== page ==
Have you been seeing more e-bikes in recent years? This piece of equipment looks like a bike, but it is faster and has a stockier frame. The rider doesn’t have to work as hard to pedal on inclines and is able to keep up with traffic. E-bikes or electronic bikes are just like a regular bicycle, but it is powered by a motor. So, when did e-bikes make their debut and how have they evolved since then?

Not-So-Humble Beginnings

Inventors began working with the idea of motorized bicycles in the 1880s and 1890s in France and the United States. One of the early models in France had three wheels, no pedals, and was controlled by a hand-held lever system. Meanwhile in the United States, Ogden Bolton Jr. was awarded one of the first patents for his motorized bicycle in 1895. The motor was mounted inside the rear wheel while the battery was housed inside the triangular frame. Hosea Libby invented his creation in 1897 that featured a double electric motor. The development of combustion engines combined with the popularity and availability of automobiles unfortunately caused several of these inventions to be left on the drawing room floor, but these early designs provided the prototypes for many of the current e-bikes on the market today.

The 20th Century

The electric bike started to catch on in Europe in the early 1900s as production increased. A notable example is the 1932 Phillips Simplex Electric Bike. Several years passed before further developments took place, but the idea of the motorized bike continued to prove its feasibility. In 1975, Japanese manufacturers joined the quest and Panasonic offered its first e-bike. In 1989, Sanyo offered its version, the Enacle. While these new companies furthered the creation of the e-bike, there were still problems, such as the use of the heavy NiCad and lead-acid batteries.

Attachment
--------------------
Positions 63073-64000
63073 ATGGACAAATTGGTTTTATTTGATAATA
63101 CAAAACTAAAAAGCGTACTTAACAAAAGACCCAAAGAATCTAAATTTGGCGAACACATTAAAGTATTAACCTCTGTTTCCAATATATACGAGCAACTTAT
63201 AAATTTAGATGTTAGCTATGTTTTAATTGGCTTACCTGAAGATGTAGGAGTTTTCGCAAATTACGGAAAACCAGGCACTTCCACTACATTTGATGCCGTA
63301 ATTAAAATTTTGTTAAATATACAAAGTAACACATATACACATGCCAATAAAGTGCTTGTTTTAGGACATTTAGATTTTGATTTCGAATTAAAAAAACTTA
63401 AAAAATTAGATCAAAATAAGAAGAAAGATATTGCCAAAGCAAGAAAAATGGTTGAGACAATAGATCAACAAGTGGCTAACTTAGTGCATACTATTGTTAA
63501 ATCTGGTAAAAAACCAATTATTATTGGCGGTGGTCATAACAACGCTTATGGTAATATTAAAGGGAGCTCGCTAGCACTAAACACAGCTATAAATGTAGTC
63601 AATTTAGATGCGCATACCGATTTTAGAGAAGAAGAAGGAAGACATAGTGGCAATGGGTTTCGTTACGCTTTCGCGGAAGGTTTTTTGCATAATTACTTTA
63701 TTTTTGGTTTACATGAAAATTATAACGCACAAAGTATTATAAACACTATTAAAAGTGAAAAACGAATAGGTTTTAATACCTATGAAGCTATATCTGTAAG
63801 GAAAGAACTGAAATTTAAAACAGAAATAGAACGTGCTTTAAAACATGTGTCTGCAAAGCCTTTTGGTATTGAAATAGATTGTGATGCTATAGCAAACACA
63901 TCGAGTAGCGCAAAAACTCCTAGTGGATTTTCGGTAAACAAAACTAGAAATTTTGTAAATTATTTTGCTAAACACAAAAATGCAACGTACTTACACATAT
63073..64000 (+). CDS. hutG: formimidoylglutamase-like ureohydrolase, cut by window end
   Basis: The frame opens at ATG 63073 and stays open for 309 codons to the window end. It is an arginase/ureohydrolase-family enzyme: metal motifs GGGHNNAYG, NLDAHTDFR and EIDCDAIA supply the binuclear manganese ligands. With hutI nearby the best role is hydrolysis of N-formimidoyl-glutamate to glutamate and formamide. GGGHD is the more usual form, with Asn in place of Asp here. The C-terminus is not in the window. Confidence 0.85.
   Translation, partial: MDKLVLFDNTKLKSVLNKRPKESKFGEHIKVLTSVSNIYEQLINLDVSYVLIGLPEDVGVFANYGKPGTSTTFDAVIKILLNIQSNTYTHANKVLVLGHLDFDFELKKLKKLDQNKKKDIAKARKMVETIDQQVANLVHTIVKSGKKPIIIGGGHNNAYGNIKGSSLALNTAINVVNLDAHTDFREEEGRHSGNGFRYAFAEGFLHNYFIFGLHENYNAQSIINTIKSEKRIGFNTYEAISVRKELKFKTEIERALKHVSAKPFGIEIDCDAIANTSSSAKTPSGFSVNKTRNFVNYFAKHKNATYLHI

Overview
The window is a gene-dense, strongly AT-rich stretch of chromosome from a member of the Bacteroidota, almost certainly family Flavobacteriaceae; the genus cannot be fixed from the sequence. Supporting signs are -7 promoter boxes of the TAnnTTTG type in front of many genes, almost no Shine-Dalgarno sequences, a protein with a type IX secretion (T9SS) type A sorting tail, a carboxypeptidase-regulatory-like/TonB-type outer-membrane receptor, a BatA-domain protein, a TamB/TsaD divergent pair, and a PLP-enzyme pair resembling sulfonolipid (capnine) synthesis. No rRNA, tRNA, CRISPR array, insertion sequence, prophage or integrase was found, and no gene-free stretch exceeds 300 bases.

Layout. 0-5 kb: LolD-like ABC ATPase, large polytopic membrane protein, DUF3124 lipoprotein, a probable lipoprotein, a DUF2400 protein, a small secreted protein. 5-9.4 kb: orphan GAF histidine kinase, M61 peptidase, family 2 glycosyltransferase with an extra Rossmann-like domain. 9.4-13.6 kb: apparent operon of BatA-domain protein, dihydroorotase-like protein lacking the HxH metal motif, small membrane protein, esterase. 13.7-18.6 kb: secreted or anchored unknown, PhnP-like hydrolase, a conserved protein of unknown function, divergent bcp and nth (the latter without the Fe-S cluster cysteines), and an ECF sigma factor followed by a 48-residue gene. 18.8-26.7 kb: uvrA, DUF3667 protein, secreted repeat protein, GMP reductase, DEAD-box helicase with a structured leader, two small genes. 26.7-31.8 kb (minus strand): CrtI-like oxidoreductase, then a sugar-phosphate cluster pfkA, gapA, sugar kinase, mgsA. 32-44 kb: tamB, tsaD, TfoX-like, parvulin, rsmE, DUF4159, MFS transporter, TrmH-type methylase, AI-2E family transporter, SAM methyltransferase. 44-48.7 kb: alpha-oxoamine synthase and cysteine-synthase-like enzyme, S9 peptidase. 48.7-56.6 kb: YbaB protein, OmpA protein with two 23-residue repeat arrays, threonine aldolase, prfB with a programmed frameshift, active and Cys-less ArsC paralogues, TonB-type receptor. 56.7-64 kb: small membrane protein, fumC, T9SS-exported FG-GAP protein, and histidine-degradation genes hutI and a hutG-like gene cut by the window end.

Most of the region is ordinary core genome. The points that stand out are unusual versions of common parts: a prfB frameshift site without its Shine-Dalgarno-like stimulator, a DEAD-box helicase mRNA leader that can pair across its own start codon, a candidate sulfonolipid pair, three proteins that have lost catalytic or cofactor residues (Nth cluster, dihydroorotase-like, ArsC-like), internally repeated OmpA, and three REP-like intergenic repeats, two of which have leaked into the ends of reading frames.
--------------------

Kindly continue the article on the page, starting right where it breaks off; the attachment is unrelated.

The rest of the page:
The year 1989 was very important for e-bike development. Michael Kutter developed a “pedelec” system or a Pedal Electric Cycle. Also called pedal-assist, the motor on these bikes is triggered by the operation of the pedals. That allowed the Velocity Company to release the Dolphin Electric Bike for sale to the public in 1992. Manufacturers then had the option to offer pedal-assisted bikes or throttle-style assisted bikes and even bikes that offer both methods. Companies also replaced the old-fashioned, heavy batteries in favor of lithium-ion batteries that weighed less and lasted longer.

Sensor styles and power controls continued to be developed into the late 1990s, but even with the newer technologies, regular bikes still controlled the market while fewer e-bikes were available to consumers. Production of e-bikes finally took off at the end of the 20th Century and terms like “e-bike” and “power-assisted bike” became more commonplace by the year 2001.

The Future

Motorized engines are making it easier for a wider range of people to use bikes worldwide. Long commutes can now be accomplished by riding an e-bike. E-bikes also provide a source of green transportation for our planet. Companies like Black Rock Bikes USA offer new models and accessories and can offer guidance about the different features of newer e-bikes.

There are currently over one billion bikes in the world. By the year 2023, it’s estimated that about 40 million of them will be electric bikes. E-bikes have evolved to suit the needs of a 21st Century world and are here to stay.